“Whatever you do, do not go on this trip,” he told me. “I got a tip that the trip is infiltrated by secret service and likely people will be arrested for the illegal activity. You don’t want to be caught in that mess.”

Free Syrian Army soldiers, part of the resistance against the Assad regime, in Damascus. (Photo from REUTERS)

The warning was frightening enough, but it was confused even more by my Iranian and Jewish ancestry. I wasn’t sure what political complications those identities held in Syria. Feeling vulnerable and unsure who to trust, I cancelled my trip the night before I was set to leave.

The magical aspects of the country had been clouded by my angst and paranoia. Was I being watched? My instincts told me to leave immediately. Within a day, I bought a plane ticket and after some serious questioning by officials in the Aleppo airport, I breathed a sigh of relief as I left Syrian soil safe and sound.

Three months later, sitting in my hotel room in Zanzibar, I saw all that was bubbling under the surface during my visit come to a head. I realized my intuitions were right. The efforts of Assad’s minority Alawite sect to squash any sign of opposition turned from surveillance and intimidation to detentions and massacres.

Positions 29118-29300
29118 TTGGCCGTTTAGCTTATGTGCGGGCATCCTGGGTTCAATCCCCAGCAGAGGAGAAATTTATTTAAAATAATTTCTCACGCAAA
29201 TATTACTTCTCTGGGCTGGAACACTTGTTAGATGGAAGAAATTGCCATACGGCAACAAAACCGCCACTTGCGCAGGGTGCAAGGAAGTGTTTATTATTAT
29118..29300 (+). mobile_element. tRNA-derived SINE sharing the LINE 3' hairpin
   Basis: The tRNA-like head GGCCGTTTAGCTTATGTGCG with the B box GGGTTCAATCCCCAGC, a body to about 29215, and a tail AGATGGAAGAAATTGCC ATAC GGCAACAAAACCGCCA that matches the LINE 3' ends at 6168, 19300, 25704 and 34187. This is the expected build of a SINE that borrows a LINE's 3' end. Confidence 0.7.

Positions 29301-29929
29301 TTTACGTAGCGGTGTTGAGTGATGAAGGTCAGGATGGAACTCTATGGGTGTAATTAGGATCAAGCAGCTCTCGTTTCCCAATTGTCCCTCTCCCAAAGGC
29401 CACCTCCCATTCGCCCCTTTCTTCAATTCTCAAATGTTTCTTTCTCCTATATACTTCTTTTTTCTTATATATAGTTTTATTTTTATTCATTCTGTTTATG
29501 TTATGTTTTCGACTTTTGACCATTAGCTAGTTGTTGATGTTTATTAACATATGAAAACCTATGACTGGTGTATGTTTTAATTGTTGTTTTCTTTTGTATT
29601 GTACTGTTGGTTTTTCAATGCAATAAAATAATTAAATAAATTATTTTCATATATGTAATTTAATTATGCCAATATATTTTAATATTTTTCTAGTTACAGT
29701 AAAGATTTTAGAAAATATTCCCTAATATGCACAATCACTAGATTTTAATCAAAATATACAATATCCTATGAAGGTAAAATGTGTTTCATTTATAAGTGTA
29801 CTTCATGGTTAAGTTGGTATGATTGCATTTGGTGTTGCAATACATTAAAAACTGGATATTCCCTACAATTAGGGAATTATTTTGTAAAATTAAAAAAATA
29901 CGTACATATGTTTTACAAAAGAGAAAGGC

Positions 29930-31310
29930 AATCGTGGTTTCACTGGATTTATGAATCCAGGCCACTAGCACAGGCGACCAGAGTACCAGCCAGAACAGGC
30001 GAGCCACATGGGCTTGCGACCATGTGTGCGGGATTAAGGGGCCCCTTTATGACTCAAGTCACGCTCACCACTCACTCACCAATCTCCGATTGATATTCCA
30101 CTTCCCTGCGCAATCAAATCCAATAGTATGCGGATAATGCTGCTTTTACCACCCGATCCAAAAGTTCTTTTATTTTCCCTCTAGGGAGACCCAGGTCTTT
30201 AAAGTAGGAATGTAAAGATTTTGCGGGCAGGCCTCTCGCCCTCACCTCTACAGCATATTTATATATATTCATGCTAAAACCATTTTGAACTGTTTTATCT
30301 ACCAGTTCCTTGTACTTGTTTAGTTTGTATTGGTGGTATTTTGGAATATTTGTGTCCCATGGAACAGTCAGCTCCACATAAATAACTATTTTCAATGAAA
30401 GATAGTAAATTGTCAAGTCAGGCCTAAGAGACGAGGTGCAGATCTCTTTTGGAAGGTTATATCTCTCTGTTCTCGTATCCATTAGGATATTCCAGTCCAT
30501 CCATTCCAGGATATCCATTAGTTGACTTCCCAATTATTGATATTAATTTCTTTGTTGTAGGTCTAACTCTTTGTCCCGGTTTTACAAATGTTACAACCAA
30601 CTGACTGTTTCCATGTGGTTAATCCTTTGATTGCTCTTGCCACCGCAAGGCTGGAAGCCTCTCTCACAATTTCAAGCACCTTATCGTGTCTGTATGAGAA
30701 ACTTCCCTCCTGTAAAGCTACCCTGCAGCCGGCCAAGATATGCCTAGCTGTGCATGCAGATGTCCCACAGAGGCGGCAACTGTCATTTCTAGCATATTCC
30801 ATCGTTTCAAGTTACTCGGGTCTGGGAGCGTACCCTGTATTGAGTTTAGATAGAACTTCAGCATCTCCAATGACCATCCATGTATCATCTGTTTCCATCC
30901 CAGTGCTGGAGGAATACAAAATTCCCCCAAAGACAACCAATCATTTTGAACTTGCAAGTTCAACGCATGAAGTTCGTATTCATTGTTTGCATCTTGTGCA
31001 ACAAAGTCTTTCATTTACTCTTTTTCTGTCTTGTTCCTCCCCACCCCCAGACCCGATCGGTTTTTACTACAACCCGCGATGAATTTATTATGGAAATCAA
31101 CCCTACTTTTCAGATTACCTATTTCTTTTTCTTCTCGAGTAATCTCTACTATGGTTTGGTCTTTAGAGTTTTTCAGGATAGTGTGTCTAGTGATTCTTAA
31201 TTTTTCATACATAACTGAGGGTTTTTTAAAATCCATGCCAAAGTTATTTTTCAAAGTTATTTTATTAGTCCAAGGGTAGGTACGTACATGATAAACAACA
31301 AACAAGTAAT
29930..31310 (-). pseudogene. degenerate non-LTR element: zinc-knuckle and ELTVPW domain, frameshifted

Each reported death at the hands of the Assad government (which currently estimates put at 14,100) felt personal to me. I tried to distance myself from the news of Syria but my connection to the country and its people would not allow me to ignore it. So I listened, waited, and hoped for Assad to give in.

One of the author’s hosts in Aleppo.

It’s now been 15 months since the protests and violent backlash began, but there is still no end in sight. Through the months I’ve wondered about the family I stayed with in Aleppo. Are they safe? Has the unrest changed their lives?

But I worried about reaching out to them, afraid that in my longing to make sure they were okay I might inadvertently jeopardize their safety.

Finally, while writing this piece, I decided to reach out to them seeking their permission to publish their story.

I received this chilling message in return: